Cyberbullying is an alarming global issue that has only worsened over the years with the impressive yet detrimental advancements of the digital era. Additionally, it is prevalently happening on social media. The perpetrators of bullying harass, humiliate, and intimidate their victims based on race, religion, personality, and identity, among others. The victims are often left psychologically, emotionally, and even physically distressed.
But what can you do if you are the one under attack? Keep reading to find out.
Why Is Cyberbullying A Crisis?
In recent years, there have been countless reports of heart-breaking online oppression. Sad statistics of suicide, mainly among teens, prove a lot more needs to be done. A recent DataProt report shows that almost 12 in every 100,000 teen suicide cases are cyberbullying-related.
While not enough effective measures have been put in place by social media companies to curb this, there are cautionary measures social media users can take to control online harassment. For example, knowing the don’ts when dealing with a bullying case online is essential. Here are the top ones to keep in mind:
Don’t feed the trolls. Bullies are known to feed off people’s attention. Therefore, starve them of the energy to hurl insults and humiliate you further by not responding to their provocations. A show of lack of interest kills their intentions mercilessly. To do this, avoid any engagement, block, hide or delete the comments if possible.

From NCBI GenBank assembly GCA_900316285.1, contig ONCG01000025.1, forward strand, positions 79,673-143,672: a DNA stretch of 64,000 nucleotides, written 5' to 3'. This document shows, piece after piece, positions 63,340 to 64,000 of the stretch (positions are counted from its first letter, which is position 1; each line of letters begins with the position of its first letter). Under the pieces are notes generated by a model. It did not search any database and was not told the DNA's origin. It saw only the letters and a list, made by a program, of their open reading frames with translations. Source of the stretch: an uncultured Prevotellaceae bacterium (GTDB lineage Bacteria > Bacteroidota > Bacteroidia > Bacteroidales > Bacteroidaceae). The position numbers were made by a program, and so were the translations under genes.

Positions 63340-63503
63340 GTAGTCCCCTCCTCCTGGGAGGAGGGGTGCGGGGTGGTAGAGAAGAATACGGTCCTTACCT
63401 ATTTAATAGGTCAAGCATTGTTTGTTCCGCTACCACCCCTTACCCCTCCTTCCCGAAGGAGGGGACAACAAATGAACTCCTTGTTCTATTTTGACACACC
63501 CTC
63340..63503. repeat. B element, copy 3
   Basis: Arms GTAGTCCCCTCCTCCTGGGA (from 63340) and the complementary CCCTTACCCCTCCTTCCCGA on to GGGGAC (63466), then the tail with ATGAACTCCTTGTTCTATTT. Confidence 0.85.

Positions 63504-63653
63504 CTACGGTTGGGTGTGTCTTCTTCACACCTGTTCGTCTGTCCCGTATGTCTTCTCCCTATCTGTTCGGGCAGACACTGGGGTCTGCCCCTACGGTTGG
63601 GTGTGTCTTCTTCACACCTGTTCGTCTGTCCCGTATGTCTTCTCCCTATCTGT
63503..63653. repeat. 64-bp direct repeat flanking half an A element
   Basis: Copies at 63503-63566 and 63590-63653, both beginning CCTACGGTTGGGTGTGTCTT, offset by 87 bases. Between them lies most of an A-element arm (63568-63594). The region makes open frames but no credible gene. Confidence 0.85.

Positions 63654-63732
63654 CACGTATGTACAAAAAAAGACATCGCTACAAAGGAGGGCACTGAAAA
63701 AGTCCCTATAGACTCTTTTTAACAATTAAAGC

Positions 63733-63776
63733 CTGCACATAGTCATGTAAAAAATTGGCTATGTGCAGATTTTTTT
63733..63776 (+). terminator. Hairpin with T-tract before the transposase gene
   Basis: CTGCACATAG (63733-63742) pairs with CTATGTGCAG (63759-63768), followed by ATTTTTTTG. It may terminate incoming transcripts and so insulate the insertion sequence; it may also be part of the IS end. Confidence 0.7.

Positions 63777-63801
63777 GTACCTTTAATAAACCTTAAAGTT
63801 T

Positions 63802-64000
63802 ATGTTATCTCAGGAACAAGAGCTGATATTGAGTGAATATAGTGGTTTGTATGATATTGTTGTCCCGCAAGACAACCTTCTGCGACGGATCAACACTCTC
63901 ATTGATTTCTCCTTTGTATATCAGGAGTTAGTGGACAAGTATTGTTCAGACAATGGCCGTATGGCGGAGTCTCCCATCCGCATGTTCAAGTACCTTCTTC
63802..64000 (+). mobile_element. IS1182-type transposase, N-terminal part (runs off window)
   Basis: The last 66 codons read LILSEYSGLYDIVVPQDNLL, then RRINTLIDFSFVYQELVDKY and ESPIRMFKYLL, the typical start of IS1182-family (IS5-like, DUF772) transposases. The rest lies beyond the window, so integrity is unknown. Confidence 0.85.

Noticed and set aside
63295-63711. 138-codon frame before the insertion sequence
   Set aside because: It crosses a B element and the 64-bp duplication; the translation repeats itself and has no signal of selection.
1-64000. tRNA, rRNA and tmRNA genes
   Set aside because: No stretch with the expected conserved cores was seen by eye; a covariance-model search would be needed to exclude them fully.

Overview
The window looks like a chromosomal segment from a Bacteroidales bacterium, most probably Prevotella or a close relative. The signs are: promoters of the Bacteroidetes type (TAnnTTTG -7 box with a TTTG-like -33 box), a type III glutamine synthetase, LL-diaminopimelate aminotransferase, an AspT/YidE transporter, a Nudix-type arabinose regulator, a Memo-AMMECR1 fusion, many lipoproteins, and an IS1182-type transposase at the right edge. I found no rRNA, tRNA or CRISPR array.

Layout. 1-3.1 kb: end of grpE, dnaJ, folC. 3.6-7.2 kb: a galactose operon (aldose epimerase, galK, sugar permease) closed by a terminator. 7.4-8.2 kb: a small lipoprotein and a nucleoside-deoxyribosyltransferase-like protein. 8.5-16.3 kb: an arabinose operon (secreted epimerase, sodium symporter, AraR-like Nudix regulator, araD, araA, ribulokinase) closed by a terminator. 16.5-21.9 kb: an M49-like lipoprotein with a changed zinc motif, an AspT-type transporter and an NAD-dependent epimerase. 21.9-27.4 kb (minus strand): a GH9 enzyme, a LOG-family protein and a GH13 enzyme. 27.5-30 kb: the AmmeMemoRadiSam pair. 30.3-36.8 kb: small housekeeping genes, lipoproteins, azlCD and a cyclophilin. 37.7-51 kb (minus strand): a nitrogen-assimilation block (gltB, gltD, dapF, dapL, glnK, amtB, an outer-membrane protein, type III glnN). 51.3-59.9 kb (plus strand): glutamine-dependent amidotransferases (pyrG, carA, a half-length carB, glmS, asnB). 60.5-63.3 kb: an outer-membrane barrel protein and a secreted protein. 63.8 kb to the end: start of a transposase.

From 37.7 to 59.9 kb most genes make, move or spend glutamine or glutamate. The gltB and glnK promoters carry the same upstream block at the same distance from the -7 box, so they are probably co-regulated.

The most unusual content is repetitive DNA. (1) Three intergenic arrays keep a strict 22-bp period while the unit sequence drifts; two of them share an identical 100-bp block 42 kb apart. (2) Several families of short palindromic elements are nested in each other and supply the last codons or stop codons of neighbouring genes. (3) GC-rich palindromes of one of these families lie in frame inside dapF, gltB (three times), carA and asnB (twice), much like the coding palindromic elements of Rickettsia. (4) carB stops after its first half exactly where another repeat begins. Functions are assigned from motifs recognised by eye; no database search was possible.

Whenever you try to respond to an oppressor by “giving them a taste of their own medicine,” you risk breaking the rules of most social media platforms. Also, do not create pseudo accounts to push your bullies around on social media for revenge.
Stalk Or Follow Them
Cyberbullying hurts and may leave you obsessed over the incident and the aggressor. Following them on any of the platforms or sending a friend request is not an option. Some victims are so intimidated that they want to find their bully and desire them to experience the same. However, this may lead to even more serious consequences, as this creates a closer connection with them. For example, in rare but likely scenarios, with your address, the bully can attack you physically.
React With Physical Aggression
Even though you may experience anger and restlessness, it is important to control yourself and not attack the person oppressing you physically. To begin with, it is unlawful, and physical aggression may have a fatal ending to either of you.
Hush It Up
By keeping quiet about the incident, you empower the aggressor and make other people fear them. Furthermore, you miss out on the possibility of getting support. Keeping quiet also makes it difficult for the authorities or social media platforms to deal with this or identify the perpetrators. It is often said that most online bullying incidents go unreported, leading to a vicious cycle of intimidation and abuse of personal freedom.
It’s also necessary to know who stands behind the mean messages sent to you. Usually, teasers don’t hide and express their opinion openly (in comments, for example). But if they hide under a fake name, it would be more difficult to track them down. In this case, try looking for any additional information, such as a phone number, address, or relatives. If you found their:
Phone number: Call or send them a message and tell them about how you’re feeling when they’re teasing you. You can also turn for help to PhoneHistory, a free reverse phone lookup service with more than 500 million U.S. phone numbers, to find out more about the caller.